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Theatre Review Thought provoking and darkly entertaining

An exploration of how language connects us when confronting the psychological and emotional impact of violence, writes SIMON PARSONS

A Fight Against... (Una Lucha Contra...)
The Royal Court


PABLO MANZI is an internationally acclaimed Chilean playwright achieving many awards with his native theatre group, Bonobo, but this stimulating production marks his English-language debut.

His play is a series of five, thematically connected scenes set in different periods throughout the Americas exploring the relationship between violence, community and communication.

Manzi’s style employs surreal touches in largely naturalistic settings, often with darkly comic effect, in order to isolate his subject. This technique allows him to explore how language connects us when confronting the psychological and emotional impact of violence: a lecturer forced to redefine her description of being assaulted for the sake of explaining it to her perplexed husband, a nationalist, home-defence meeting realising its unifying, violent philosophy is at odds with its members’ personal needs and a hangman losing his job because public executions no longer communicate effectively.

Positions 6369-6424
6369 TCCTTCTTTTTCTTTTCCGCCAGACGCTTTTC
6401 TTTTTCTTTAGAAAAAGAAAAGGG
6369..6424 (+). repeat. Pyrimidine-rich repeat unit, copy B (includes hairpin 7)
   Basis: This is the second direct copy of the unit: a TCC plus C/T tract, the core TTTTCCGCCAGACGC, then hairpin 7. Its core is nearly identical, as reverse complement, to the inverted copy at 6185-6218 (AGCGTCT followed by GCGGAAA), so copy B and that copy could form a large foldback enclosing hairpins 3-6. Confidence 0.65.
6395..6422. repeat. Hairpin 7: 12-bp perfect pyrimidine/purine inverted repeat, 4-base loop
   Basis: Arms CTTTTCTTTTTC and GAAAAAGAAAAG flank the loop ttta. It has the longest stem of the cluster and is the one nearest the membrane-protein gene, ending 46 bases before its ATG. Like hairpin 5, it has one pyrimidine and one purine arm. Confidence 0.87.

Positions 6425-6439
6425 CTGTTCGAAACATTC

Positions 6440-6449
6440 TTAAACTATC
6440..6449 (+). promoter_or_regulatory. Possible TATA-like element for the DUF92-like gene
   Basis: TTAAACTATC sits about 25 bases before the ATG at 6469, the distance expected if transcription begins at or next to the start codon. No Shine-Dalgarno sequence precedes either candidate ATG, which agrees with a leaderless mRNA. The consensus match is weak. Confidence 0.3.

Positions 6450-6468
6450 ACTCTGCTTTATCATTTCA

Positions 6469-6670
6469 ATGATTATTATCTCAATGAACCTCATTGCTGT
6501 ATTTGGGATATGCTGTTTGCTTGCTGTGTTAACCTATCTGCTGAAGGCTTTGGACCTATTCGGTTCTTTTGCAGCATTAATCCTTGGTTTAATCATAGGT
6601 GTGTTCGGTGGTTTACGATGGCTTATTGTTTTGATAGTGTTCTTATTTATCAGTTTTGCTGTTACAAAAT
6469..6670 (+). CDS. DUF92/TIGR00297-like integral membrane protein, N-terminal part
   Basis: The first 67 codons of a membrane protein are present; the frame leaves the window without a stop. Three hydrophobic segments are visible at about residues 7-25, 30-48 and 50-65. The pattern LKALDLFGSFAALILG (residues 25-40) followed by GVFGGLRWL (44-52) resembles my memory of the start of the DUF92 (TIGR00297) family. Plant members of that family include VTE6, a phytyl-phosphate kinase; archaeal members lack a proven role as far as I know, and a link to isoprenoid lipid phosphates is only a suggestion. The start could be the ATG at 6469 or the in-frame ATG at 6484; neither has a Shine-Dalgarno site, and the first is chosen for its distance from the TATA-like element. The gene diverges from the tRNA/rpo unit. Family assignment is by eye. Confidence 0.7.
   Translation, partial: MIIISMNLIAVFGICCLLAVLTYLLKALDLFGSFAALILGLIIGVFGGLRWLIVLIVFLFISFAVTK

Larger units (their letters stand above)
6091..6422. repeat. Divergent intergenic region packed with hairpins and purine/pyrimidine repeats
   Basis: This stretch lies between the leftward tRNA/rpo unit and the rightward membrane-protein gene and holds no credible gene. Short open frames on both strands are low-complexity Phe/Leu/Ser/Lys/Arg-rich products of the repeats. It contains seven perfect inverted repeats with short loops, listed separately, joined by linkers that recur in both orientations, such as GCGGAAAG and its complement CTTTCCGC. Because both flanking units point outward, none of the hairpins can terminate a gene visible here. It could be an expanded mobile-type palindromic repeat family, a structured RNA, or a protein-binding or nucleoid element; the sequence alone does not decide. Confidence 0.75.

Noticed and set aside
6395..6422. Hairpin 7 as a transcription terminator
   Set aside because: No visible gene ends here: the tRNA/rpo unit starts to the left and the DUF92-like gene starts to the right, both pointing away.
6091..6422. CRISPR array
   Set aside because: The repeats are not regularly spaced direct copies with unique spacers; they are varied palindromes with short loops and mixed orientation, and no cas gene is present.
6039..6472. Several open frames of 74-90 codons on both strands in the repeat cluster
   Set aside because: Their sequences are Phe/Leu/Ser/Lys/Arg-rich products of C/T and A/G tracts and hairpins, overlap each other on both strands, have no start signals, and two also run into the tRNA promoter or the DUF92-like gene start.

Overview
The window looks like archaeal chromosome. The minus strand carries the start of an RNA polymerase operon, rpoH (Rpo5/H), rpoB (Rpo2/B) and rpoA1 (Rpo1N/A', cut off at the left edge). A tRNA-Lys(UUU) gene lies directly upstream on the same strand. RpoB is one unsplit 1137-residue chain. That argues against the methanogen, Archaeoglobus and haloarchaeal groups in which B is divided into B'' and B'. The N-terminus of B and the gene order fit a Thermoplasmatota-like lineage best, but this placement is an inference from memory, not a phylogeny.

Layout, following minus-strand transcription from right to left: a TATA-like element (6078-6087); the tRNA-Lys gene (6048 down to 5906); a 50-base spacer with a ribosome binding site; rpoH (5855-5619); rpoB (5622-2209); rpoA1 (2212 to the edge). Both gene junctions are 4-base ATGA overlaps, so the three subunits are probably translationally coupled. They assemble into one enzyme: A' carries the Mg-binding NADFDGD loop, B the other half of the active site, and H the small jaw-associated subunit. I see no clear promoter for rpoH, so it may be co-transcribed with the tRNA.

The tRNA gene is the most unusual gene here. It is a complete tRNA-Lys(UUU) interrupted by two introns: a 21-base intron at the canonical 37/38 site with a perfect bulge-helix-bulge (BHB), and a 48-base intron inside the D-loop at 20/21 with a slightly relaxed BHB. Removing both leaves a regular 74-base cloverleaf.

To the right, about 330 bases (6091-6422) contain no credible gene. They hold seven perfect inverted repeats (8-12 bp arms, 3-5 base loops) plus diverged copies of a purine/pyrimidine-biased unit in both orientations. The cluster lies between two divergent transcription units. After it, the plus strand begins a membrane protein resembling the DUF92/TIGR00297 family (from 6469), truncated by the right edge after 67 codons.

Director Sam Pritchard utilises the full width of the Royal Court’s Jerwood stage to explore the distance between characters attempting to bond through shared experiences and effectively links the scenes with an isolated, drunk girl drifting and dancing her way towards the final scene and her attempts to re-enter a violent nightclub.

The cast do an impressive job switching between roles and capturing the isolation of individuals within groups confronted or united by violence yet bonded by some common denominator such as family, social or professional ties.

Joseph Balderrama embodies this dichotomy in his multiple roles from a softly spoken, concerned husband struggling to literally understand his traumatised wife to an emotionally supressed vigilante delivering a heart-felt, angry monologue to an empty stage.

At 70 minutes, it is much more than a dramatic exercise yet less than a full-blown drama but has real impact. Manzi’s exploration of the difference between “you and me” and “us” in the face of violence is thought provoking, darkly entertaining and well worth catching.

Runs until 21 Jan. Box office:


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